Rule of Law:

There are those among you, my old friends, who are wondering where I of all people get off defending the Rule of Law. It's a fair complaint.

I am an outlaw at heart, and all of you know it. I believe that a free man has, by right, a final appeal:

An appeal to arms, and to the God of hosts!
But we are not talking about the rights of men. We are talking here about two governments--ours (breaking its own laws, in the Plame case) and the French (breaking international laws, about which I normally care nothing, but of which France is the prime exponent).

A government ought to be bound by its laws, even if men may at the last extremity set them aside. By the same token, men who choose to bind themselves to the service of the state, whether from patriotism or for power, have an extra duty to the rule of law that lies not upon the rest.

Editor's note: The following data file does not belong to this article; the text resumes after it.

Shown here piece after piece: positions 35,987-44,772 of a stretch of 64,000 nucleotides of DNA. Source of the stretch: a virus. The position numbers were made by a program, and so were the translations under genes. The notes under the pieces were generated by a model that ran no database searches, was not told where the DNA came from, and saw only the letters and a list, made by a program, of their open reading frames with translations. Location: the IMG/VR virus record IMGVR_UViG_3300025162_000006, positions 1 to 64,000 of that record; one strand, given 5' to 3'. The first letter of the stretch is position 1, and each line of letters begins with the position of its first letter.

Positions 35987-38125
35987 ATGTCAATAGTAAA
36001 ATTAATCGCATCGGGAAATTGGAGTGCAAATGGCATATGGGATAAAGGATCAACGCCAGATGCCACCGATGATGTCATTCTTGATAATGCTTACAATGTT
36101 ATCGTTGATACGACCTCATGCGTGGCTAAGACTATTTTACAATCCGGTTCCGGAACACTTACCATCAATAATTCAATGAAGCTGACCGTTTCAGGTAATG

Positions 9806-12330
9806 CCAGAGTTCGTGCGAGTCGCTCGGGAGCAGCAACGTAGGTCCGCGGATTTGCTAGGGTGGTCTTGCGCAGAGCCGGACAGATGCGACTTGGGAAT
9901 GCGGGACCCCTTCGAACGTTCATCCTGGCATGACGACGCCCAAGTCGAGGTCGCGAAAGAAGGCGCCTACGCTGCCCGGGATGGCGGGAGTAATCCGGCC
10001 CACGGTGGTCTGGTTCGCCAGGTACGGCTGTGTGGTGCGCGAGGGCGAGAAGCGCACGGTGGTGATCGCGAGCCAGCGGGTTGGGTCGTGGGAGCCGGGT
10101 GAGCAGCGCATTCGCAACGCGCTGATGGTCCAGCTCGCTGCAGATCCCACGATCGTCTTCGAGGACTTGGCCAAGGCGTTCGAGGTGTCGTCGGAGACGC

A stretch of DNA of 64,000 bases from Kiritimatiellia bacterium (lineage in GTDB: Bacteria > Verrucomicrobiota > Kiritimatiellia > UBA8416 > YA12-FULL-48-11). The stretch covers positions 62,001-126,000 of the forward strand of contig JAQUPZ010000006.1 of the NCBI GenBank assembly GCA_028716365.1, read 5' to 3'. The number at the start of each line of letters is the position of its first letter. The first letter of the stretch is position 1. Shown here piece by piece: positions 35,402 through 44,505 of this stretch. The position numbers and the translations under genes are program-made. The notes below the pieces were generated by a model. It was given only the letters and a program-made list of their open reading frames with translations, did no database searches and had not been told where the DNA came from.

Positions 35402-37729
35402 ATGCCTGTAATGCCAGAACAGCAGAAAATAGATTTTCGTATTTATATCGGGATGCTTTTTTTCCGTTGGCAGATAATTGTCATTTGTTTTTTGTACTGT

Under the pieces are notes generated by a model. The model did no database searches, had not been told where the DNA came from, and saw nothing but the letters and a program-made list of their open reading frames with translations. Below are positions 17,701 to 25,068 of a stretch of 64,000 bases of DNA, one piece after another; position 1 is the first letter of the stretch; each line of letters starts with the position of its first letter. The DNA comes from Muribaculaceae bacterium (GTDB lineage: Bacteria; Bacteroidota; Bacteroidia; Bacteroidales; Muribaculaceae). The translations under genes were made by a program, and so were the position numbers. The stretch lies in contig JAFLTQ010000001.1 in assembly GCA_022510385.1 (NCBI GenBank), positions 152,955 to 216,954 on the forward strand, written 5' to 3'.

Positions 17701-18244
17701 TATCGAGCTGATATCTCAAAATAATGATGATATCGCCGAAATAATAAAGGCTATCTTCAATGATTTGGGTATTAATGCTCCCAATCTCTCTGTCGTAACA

This is the proper understanding of liberty. Governments are not people. They are our creatures. Men have freedoms, but governments are created by the yielding up of certain enumerated freedoms. Those liberties--those powers--are all that the government has. We have others, which we reserve.

Amendment IX

The enumeration in the Constitution, of certain rights, shall not be construed to deny or disparage others retained by the people.

Amendment X

The powers not delegated to the United States by the Constitution, nor prohibited by it to the states, are reserved to the states respectively, or to the people.
Because the Government's freedom is a freedom we lay down, freedom for Government from the law can only come by stealing liberties that we did not gladly give. If freedom for men is to be preserved, Law must bind the state.

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